In a lame PR stunt a few months ago, each performer announced a solo show under a similar title and then supposedly agreed to mount one show together due a shortage of theaters. Similarly, "All About Me" begins under the lame and labored premise that Feinstein and Everage were each unaware that they were going to perform together.

After Feinstein bores the audience with a medley classic songs and awkward chitchat, Everage makes a big entrance and has her beefy backup dancers eject Feinstein from the theater. Until he returns 15 minutes later, Everage offers topical jokes and her trademark act of making fun of audience members. This turns out to be the only enjoyable part of the show.

Under a truce worked out by a butch female stage manager, Feinstein and Edna take turns entertaining the audience. While Feinstein offers ramdom bits of Great American Songbook trivia, Everage delivers ridiculous, off-key renditions of Beyoncé's "Single Ladies" and Sondheim's "The Ladies Who Lunch."

Unlike at his cabaret shows, Feinstein looks tense and uncomfortable throughout "All About Me," as if strained by the bad concept. Compared with Everage's clownish spirit, Feinstein is like a soggy blanket.

Under a different set of circumstances, this unique combination might have sparked something special. Instead, "All About Me" feels like a misconceived blunder of painful proportions.

"All About Me" plays at Henry Miller's Theatre.
124 W. 43rd St., 212-239-6200, Open run.

The Book of Grace

Susan-Lori Parks, the experimental playwright best known
for her gritty, Pulitzer-winning drama "Topdog/Underdog," is finally back at the Public Theater with "The Book of Grace," her first Off-Broadway play in eight years. Though occasionally intriguing and proudly unconventional, the 90-minute, three-actor drama feels like an unfinished and incoherent mess.

"The Book of Grace," examines a dysfunctional family in South Texas consisting of Vet (John Doman), an abusive father and an obsessive border patrol agent; Grace (Elizabeth Marvel), his bravely optimistic wife, who alternates between working as a waitress and writing in a hidden scrapbook that recalls "good things"; and Vet's son Buddy (Amari Cheatom), who just returned from the army and refers to himself as "Snake."

While Buddy makes a video journal revealing his intent to kill Vet in a suicide bombing, Grace suspects that Vet intends to murder her and bury her in a hole on the lawn. We won't spoil the ending, but it's so arbitrary that it almost feels as if Parks simply decided to stop writing at that point.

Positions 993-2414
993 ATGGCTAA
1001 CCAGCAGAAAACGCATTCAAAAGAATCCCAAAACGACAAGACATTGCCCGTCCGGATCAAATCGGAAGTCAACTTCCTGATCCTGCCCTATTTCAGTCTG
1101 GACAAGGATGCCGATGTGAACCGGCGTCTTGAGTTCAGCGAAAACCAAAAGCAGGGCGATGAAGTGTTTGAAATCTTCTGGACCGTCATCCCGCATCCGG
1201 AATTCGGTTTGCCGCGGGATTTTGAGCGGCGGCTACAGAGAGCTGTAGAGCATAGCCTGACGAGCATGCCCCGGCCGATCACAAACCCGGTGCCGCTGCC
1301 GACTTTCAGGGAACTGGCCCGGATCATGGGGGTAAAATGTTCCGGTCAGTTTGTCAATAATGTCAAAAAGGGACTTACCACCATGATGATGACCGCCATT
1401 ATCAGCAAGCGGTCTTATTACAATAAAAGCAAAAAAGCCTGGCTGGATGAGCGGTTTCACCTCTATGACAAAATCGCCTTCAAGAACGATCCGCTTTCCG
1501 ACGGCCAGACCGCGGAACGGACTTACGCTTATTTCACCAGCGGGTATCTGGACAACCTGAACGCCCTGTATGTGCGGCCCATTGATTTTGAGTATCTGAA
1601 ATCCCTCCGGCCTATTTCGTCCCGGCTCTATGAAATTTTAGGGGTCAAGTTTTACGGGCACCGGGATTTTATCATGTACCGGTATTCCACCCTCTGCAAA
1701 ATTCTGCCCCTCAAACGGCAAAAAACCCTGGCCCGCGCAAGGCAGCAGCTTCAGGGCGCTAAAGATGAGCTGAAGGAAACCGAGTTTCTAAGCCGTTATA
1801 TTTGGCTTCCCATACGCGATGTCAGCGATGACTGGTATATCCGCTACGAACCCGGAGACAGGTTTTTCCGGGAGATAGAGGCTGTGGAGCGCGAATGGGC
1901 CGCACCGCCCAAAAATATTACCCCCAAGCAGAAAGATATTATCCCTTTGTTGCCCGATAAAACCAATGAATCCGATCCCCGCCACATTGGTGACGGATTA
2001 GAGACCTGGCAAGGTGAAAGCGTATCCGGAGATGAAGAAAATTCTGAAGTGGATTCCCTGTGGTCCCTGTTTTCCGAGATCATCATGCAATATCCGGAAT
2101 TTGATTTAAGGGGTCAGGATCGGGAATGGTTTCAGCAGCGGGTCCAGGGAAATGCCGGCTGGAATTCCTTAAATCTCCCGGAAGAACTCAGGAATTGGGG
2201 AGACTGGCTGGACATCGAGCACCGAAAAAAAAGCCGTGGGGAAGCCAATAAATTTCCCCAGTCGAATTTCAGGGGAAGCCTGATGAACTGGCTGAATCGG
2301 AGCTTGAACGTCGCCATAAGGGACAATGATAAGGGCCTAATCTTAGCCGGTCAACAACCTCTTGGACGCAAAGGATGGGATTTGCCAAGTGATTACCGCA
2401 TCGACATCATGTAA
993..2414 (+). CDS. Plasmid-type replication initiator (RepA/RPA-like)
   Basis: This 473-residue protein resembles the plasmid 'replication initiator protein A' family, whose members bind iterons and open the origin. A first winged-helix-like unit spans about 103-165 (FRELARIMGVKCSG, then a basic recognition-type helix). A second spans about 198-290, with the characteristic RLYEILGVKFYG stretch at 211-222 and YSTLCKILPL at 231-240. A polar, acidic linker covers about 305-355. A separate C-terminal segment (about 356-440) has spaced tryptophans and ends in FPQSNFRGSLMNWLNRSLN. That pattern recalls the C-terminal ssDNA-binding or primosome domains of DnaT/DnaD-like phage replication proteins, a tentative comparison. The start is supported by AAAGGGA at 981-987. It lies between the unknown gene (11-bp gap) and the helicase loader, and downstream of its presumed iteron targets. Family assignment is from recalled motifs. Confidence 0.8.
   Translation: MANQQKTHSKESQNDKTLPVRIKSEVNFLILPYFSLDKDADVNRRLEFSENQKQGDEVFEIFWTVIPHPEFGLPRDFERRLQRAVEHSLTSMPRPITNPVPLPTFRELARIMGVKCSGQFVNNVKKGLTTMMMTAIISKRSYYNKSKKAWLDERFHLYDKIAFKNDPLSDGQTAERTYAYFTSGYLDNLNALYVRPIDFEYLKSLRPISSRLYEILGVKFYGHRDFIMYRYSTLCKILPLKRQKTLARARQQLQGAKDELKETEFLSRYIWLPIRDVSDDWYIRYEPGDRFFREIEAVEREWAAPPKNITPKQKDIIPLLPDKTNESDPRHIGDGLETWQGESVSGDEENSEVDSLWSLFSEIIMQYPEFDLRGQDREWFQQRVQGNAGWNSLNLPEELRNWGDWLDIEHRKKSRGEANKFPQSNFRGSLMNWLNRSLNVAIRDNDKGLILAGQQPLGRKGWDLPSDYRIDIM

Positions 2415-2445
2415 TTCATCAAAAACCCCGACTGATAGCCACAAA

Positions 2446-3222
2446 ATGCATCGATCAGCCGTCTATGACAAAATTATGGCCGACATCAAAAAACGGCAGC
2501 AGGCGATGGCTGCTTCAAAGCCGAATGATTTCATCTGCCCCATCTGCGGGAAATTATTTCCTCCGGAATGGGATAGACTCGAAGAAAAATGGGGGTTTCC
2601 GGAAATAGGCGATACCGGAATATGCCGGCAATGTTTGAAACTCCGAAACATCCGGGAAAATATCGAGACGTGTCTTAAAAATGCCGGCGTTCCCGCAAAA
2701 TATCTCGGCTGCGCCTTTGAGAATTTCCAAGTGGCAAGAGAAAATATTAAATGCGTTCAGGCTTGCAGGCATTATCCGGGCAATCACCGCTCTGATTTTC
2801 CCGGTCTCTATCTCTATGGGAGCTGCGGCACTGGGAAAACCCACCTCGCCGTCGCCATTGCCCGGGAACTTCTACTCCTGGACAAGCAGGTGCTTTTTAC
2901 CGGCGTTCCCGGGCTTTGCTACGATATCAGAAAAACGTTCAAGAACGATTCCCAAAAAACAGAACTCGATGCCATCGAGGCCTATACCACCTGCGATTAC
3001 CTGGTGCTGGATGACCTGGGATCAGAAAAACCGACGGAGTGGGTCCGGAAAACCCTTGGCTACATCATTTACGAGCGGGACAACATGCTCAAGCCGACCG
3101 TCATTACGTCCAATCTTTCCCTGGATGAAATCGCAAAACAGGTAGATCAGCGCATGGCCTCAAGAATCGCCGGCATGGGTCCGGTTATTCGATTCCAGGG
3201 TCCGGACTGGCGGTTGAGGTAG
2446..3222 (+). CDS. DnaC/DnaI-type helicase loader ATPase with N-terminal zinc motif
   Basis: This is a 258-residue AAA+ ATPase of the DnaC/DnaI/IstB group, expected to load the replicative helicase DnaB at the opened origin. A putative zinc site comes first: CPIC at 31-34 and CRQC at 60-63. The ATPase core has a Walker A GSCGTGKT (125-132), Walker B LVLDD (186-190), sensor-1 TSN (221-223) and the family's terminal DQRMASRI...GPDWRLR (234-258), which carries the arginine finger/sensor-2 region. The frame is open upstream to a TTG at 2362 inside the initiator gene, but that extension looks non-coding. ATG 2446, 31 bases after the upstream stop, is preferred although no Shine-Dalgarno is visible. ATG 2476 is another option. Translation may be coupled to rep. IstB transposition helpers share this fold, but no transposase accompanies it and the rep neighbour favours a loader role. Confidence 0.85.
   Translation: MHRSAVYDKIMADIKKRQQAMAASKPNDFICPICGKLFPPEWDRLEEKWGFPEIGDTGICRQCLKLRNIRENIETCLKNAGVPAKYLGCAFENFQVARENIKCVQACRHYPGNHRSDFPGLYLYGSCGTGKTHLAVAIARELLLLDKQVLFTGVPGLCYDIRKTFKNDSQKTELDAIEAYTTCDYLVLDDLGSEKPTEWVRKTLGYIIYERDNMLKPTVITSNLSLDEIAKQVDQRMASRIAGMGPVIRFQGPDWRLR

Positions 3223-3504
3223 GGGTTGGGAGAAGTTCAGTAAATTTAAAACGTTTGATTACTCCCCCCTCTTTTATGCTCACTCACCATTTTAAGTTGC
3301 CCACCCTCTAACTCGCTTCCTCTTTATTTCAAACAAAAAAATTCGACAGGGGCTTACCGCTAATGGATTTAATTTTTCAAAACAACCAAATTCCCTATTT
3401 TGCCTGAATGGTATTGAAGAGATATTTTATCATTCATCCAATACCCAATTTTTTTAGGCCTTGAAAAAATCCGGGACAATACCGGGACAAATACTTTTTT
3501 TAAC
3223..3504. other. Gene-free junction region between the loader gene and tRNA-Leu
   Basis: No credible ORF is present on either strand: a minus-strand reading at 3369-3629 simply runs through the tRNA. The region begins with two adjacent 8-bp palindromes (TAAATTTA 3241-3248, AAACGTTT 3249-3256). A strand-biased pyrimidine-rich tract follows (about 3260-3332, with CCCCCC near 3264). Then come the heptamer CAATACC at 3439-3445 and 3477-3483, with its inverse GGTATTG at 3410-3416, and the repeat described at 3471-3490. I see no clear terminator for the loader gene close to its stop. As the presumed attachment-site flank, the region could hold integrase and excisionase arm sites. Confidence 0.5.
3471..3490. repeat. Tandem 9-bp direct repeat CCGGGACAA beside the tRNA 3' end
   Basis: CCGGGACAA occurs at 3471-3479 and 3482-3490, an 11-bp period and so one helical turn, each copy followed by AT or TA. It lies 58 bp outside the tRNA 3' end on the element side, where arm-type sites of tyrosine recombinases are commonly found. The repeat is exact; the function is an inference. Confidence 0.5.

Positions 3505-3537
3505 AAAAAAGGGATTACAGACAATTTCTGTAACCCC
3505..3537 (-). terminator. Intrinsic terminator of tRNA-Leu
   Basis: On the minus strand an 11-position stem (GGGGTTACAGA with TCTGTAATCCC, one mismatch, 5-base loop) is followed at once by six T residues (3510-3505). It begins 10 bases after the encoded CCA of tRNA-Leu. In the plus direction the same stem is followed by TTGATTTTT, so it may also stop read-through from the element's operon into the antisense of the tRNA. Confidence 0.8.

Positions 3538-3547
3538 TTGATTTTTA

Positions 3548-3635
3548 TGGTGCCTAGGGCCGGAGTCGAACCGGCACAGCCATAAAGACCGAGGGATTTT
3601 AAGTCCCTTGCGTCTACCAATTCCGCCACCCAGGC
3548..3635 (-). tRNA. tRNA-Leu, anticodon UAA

The play consists mainly of creepy moments alongside rough verse, video projections and voiceovers. For instance, when Buddy first returns, he and his stepmother immediately start having sex. But according to the story, Grace has not seen Buddy since he was 10 years old. How do you explain that?

James Macdonald's intimate production is visually attractive, and Marvel gives a characteristically intense performance, but "The Book of Grace" remains too unconvincing and undercooked.

"The Book of Grace" plays at The Public Theater.
425 Lafayette St., 212-967-7555.

Wednesday, March 17, 2010

How will the City Center renovation affect the Encores! series?

The original press release and New York Times article regarding the extensive renovations at City Center did not explain how the Encores! series will be affected, so I wrote back to a City Center press agent to ask. I received the following answer:

"Because the renovation work is scheduled over two extended summer periods, City Center’s regular Encores! season will continue without interruption; however, we will not have a summer show during the summer of 2010 or 2011."

I'm glad the renovation will finally happen. I love the space. But as anyone who has sat in the grand tier or balcony knows, the place desperately needs improved sightlines and an overall fixer-upper. And I don't think the loss of the Encores! Summer Stars series is a big deal, which fizzled out last summer with "The Wiz" starring Ashanti. Perhaps in 2012 the series will return with Patti LuPone as Dolly.

Speaking of Encores!, it was announced today that Raul Esparza will join Sutton Foster and Donna Murphy in "Anyone Can Whistle" next month. Can't wait!!

Monday, March 15, 2010

God of Carnage

It didn't take too long for "God of Carnage" to get its groove back. The play's third cast has managed to bring Matthew Warchus' production back to the original level of relentless hilarity and nonstop entertainment it had when the play premiered exactly one year ago.

In Yasmina Reza's 90-minute comedy of bad manners, two sets of local parents unexpectedly explode into rage and childish behavior after unsuccessfully trying to politely discuss a schoolyard fight that arose between their 11-year-old sons. In other words, all hell breaks loose. Though the play itself is sharp and very funny, it is highly physical and difficult to perform.

When Jeff Daniels, Hope Davis, James Gandolfini and Marcia Gay Harden premiered in the show about a year ago, "God of Carnage" was the hottest ticket in town. But when Christine Lahti, Annie Potts, Jimmy Smits and Ken Stott briefly took over, it stopped working. The production was certainly not bad, but far more tame and less believable. The actors were individually competent, but never came together as an ensemble.